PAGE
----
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Sun Sep 12, 2010
Jean King answered:
Hi! I am an agent in Lake County, I see you are in Lower Lake. All of the answers you've received so far are good in so far as they go but you have to remember real estate is local. As previously mentioned, properties are priced in accordance with current, local values. A property which is priced well, with little work needed will have multiple offers (in this market) which can translate into offers over asking price. The best way for you specifically to tell if a property appears to be priced appropriately is look at other properties of the same age, features offered and location. Comparing, for example, a property in HVL to one in CLR won't do you a world of good as each has their own unique market, HOA and appeal to potential buyers. In order to know how to structure an offer you have some homework you have to do.

1. Talk to a lender; find out how much home you can purchase and get pre-approved for that loan amount.
2. Understand what kind of loan you will be obtaining; not all loans are the same, even if the interest rate is. For example, having a FHA loan will mandate that the particular property has to have certain items in place prior to funding (for example: a stove or depending on the lender a dishwasher) whereas a conventional loan may not require these items. Would you personally have the funds necessary prior to closing to make an investment in the property? You have to expect with a foreclosure (or REO) property that the seller will not make any repairs and the property is being sold as-is.
3. Make sure your agent understands what's required by a seller in order to submit an offer. The object is to make your offer an attractive one by having all of your paperwork ready to submit at one time; understanding the various terms and conditions of the purchase agreement favorable to your offer as well as the seller.
4. When you identify a property you're interested in ask your agent how long the property has been on market and if it's been on market for say longer than 30 to 60 days (in our market) ask if there has already been a price reduction. This is important because a property which has been on market for less than 30 days typically indicates that a seller won't entertain much if any leeway on price. If the property has been on market for any length of time ask your agent if it has been in escrow and fallen out...this may indicate that some reports or inspections are available for the property. Keep in mind that some types of properties typically (regardles of seller type) are on market longer than others (for example: properties with acreage; move up properties, etc.). Your agent would be the one to ask about this.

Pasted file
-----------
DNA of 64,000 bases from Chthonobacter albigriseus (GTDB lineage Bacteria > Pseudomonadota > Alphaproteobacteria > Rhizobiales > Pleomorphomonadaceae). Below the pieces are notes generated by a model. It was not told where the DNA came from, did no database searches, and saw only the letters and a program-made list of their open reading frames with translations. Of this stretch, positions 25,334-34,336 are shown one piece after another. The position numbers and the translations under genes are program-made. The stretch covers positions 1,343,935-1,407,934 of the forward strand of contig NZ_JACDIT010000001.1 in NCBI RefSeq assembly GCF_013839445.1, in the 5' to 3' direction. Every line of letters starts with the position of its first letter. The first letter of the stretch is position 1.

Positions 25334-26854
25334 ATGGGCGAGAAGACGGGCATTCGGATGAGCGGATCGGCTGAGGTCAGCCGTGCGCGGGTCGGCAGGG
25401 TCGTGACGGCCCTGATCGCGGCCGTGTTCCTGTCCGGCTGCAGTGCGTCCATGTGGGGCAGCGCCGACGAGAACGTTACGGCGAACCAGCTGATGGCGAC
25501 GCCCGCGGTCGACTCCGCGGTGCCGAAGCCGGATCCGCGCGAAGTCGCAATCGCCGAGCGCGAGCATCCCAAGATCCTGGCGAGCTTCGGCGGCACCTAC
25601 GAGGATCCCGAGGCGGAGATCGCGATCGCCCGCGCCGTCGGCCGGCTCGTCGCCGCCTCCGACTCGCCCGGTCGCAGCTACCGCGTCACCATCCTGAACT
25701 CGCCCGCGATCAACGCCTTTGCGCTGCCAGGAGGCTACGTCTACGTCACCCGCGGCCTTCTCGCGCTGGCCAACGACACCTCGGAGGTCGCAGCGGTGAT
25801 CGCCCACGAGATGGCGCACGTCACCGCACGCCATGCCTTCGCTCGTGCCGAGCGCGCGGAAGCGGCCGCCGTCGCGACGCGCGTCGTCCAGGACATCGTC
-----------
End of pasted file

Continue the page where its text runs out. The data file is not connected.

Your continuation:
5. Remember when buying a foreclosure (or REO) to have all inspections as the seller has never lived in the property and is exempt from providing some disclosures other sellers would have to provide. So, if the property is on septic, have the septic pumped to make sure it hasn't failed; have a home inspection for all those little things that make your house work and a pest inspection to ensure there is no significant pest damage. Typically these inspections are made after an offer has been made, not before. Inspection contingencies are typically limited to 7 to 14 days from date of acceptance so you really have to have your inspections lined up while negotiating with the seller; if you don't get the property, you can cancel the inspections but it unlikely that you will get more time to perform inspections. You should anticipate paying for these inspections and you may in fact be out the money if the inspections indicate major items of concern to you...but think of it as peace of mind. Wouldn't rather know up front than after you've purchased the property and moved in?
6. Finally at the end of the day, with all the flaws and imperfections of any property, only you can determine what the property is worth to you; however, in an area of homes with asking prices of $100,000+ don't be surprised if your offer of $80,000 is rejected (example only).
Buyers are often surprised to learn that an all-cash offer may not trump an offer which is financed. Keep in mind that the Seller will receive cash at the closing regardless of offer type. Keep in mind that all offers are submitted to a seller but the accepted offer may be the one with the best terms for the seller; for example, short escrow period; a larger deposit; proof of funds if an all cash offer (or if necessary for closing costs).